Twins stadium bill passed by House
Ballpark proposal moves to Senate for action
ST. PAUL, Minn. -- It had been quite a while since Jerry Bell and Dave St. Peter were able to smile so much and shake hands so happily as they did early Wednesday evening.
The embrace came moments after the House of Representatives gave its approval to the latest ballpark plan with a 76-55 bipartisan vote following more than seven hours of discussion. Bell, the president of Twins Sports, Inc., said the yes votes were more than he expected.
"We smile like that when we win division championships," said St. Peter, the team president. "This is important on a global level."
The pair and other team officials have spent much of the past decade working on a new home for the Minnesota Twins.
"In the 10 years, we've testified in over 50 committees," Bell said. "I'm not sure there are many other efforts that have had that many committees to deal with."
Sponsored by Rep. Brad Finstad (R-Comfrey), HF2480 now goes to the Senate, where Sen. Steve Kelley (DFL-Hopkins) is the sponsor. The Senate Tax Committee is scheduled to hear the bill Thursday.
"We've heard Majority Leader [Dean] Johnson and Minority Leader [Dick] Day say they believe there's enough votes to pass this bill in the Senate," Bell said. "That encourages us."
Under the plan, the team would contribute $130 million towards the $522 million project, and a 0.15 percent increase in the Hennepin County sales tax would fund the remaining $392 million. The open-air ballpark would seat 42,000 fans.
"This is the best opportunity to get this done without using state money," Finstad said.
Still, a trio of amendments nearly derailed the bill.
Rep. Ron Latz (DFL-St. Louis Park) offered an amendment requiring the team to foot at least 50 percent of the bill. It was defeated, 68-65, as was a Latz amendment requiring a 39 percent team contribution -- equal to the private contribution in a proposed University of Minnesota football stadium.
The team contribution now equals 24.9 percent.
Latz's amendments were two of 24 offered by members. Four were added to the bill.
Rep. Ann Lenczewski (DFL-Bloomington), who voted against the plan, unsuccessfully offered an amendment to let Hennepin County residents vote on the potential sales tax increase. It failed on a bipartisan 66-64 vote.
With the voting board open for more than three minutes, Bell admitted being a little nervous.
"In 10 years you got to be nervous. I lost my optimism about two years ago," he said. Team and county officials have repeatedly said a referendum would be a deal breaker.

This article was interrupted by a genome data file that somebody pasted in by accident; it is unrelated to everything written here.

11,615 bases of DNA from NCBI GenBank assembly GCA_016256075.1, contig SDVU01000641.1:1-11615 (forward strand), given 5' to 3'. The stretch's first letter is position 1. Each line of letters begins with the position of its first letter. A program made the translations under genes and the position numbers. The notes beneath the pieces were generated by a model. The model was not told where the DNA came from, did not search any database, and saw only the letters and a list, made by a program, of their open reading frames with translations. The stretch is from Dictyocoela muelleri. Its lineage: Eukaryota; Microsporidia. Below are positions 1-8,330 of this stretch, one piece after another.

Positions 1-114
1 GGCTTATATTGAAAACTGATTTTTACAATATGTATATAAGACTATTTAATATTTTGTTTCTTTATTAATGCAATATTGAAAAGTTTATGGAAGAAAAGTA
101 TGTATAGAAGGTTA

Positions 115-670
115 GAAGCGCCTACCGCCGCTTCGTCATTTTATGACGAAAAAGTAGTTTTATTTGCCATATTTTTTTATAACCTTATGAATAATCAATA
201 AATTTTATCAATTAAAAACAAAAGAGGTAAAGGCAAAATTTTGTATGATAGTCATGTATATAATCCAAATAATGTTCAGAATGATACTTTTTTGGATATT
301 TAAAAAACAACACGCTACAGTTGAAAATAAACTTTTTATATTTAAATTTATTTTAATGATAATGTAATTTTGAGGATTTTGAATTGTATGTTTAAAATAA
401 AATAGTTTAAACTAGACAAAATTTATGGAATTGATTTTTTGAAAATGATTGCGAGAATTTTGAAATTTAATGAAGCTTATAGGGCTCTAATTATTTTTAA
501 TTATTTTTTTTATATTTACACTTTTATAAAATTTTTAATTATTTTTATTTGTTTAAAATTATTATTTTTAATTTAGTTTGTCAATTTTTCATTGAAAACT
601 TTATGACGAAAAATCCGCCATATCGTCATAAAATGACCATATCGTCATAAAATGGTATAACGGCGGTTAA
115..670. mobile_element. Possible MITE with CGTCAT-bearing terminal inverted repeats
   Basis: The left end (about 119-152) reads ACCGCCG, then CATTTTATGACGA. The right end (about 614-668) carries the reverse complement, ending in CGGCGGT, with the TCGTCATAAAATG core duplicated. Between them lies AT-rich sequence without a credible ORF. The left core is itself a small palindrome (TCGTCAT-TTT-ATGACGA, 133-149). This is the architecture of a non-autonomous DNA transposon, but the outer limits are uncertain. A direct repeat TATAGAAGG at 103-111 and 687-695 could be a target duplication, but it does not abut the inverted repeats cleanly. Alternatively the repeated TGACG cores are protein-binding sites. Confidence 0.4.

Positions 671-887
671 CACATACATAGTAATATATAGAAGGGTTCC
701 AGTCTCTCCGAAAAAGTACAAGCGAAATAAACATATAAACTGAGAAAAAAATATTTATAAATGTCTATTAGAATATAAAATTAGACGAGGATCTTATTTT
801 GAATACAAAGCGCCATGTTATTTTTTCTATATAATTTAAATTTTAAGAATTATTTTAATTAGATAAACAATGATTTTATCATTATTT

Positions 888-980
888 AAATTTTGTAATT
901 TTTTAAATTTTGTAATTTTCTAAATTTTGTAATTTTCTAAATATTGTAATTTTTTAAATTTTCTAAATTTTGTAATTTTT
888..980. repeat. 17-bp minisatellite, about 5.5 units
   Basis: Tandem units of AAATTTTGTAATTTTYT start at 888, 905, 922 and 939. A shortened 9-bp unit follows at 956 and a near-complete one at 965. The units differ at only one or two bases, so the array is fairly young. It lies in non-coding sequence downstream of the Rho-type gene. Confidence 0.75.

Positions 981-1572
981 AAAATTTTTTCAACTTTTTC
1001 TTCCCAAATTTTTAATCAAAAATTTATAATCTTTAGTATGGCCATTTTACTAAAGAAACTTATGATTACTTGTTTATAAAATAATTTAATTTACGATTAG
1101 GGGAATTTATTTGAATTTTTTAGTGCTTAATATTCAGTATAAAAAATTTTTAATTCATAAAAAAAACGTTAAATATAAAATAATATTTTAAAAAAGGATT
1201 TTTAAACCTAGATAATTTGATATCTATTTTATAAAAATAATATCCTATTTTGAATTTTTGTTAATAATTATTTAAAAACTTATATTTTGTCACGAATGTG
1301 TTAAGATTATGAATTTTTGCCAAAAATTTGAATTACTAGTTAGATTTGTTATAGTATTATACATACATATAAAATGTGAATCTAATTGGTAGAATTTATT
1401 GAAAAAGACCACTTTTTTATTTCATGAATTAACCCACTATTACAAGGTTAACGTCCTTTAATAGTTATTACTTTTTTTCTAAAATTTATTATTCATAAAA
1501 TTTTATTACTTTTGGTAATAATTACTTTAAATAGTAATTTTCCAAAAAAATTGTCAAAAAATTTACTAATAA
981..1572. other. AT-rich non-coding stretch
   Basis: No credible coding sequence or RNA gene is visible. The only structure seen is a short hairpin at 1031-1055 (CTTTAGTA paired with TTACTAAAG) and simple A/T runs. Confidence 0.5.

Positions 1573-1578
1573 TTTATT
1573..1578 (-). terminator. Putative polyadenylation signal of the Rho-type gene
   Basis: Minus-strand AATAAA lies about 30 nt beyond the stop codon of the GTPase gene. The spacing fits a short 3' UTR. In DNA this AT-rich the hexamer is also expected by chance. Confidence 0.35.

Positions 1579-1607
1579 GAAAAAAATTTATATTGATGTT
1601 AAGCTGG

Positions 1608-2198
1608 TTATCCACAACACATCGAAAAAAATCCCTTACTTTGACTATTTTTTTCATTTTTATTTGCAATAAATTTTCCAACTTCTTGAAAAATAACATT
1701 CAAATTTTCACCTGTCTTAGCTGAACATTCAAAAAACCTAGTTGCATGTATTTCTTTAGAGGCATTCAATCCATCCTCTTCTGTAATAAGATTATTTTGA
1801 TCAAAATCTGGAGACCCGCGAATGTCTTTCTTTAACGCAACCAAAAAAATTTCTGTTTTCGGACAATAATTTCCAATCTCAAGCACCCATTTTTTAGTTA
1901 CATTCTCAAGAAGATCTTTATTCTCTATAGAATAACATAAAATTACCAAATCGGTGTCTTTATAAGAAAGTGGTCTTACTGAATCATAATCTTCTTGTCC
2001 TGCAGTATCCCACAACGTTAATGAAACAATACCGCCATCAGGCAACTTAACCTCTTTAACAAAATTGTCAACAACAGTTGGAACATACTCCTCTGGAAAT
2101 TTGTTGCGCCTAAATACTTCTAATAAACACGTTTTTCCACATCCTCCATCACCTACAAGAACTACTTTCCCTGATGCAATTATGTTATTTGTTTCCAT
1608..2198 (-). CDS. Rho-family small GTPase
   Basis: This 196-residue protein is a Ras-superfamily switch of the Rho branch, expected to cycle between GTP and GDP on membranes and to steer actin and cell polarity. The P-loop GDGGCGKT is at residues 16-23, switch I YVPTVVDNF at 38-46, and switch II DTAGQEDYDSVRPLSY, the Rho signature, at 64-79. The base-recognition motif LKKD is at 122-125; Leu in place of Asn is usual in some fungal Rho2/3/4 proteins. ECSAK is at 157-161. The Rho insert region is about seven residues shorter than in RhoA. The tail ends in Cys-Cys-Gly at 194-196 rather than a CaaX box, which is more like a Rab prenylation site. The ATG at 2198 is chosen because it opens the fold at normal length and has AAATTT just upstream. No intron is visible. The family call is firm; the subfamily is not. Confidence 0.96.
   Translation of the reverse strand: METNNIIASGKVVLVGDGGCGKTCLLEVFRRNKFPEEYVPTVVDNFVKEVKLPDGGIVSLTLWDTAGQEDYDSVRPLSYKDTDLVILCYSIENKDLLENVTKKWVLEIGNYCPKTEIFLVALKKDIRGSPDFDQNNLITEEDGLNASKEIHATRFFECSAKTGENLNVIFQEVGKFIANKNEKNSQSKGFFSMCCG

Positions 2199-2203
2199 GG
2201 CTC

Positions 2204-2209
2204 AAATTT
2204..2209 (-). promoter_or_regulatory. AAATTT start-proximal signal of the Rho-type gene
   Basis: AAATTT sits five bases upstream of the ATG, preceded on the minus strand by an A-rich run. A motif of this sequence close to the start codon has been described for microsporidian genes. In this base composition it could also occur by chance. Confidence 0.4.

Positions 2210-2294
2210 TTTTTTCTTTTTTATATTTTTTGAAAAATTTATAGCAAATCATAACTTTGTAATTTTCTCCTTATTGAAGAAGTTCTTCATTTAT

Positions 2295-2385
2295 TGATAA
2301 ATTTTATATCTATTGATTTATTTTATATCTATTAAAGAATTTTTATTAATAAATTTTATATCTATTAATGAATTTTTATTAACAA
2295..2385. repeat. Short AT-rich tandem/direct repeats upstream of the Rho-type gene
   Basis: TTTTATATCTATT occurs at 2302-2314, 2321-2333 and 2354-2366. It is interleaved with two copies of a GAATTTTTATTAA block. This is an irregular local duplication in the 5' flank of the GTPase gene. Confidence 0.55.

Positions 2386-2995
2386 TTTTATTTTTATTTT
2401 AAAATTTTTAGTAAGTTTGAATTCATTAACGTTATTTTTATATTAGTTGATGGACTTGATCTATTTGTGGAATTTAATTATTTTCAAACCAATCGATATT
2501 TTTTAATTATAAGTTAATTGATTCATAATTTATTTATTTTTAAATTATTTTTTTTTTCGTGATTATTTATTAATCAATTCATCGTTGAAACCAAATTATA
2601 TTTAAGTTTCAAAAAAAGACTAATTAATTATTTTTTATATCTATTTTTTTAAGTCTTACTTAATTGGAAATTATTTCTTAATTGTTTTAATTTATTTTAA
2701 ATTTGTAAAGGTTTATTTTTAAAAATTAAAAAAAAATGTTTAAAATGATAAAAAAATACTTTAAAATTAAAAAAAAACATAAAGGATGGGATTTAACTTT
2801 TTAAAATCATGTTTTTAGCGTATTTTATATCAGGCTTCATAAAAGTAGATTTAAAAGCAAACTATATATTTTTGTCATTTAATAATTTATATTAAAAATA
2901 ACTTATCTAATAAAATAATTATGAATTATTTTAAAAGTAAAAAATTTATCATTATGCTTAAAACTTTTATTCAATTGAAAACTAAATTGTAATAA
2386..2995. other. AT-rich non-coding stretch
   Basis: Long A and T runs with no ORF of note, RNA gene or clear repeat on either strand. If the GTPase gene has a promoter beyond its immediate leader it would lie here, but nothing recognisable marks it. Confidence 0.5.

"If this a state asset, then everyone should pay," Lenczewski said, noting that Target Center -- home of the NBA's Minnesota Timberwolves -- receives $750,000 each year from the state, the proposed University of Minnesota football stadium is to receive $9.4 million in state money annually for 25 years, and county residents have overwhelmingly indicated they should vote on the tax increase.
Rep. Mary Liz Holberg (R-Lakeville) noted that most of the 34 members who represent Hennepin County were against the proposal.
"If this goes through, we owe the taxpayers of Hennepin County an apology," she said.
An amendment offered by Rep. Ron Erhardt (R-Edina) would have reduced the tax increase and made it statewide. He also proposed the funding raise enough for a roof.
"This way we can continue to call them the Minnesota Twins, not the Hennepin County Twins," Erhardt said.
It went down, 111-19.
One of the amendments to pass, offered by Rep. Jean Wagenius (DFL-Minneapolis), would require 18 percent of the gross sale price go to the county if the team is sold. The money would be used to pay down the bonds, and once that is complete the dollars would be put into an account for ballpark improvements.
"That was offered by the Twins to prove that we were not just going to flip the team, build a new stadium, get a quick sale and get out," Bell said. "This takes it far beyond what was anticipated."
St. Peter was especially thankful for all the support given by people who have contacted their legislators to encourage the bill's passage.
"I can't help but think about all the fans throughout the region who have labored for the long-term future of the Twins and have worried. We certainly have a long way to go, but today is certainly a sign that hopefully we're on track to resolving those issues."
Standing outside the House Chamber wearing a Twins cap and jersey, Dave Carlson of Apple Valley also knows fans are far from a first pitch outside.
"Now I've got to work on my state senator," said Carlson, who attends about 20 games a year. "My two state representatives voted yes. I came here to make sure they did."
Mike Cook is a contributor to MLB.com. This story was not subject to the approval of Major League Baseball or its clubs.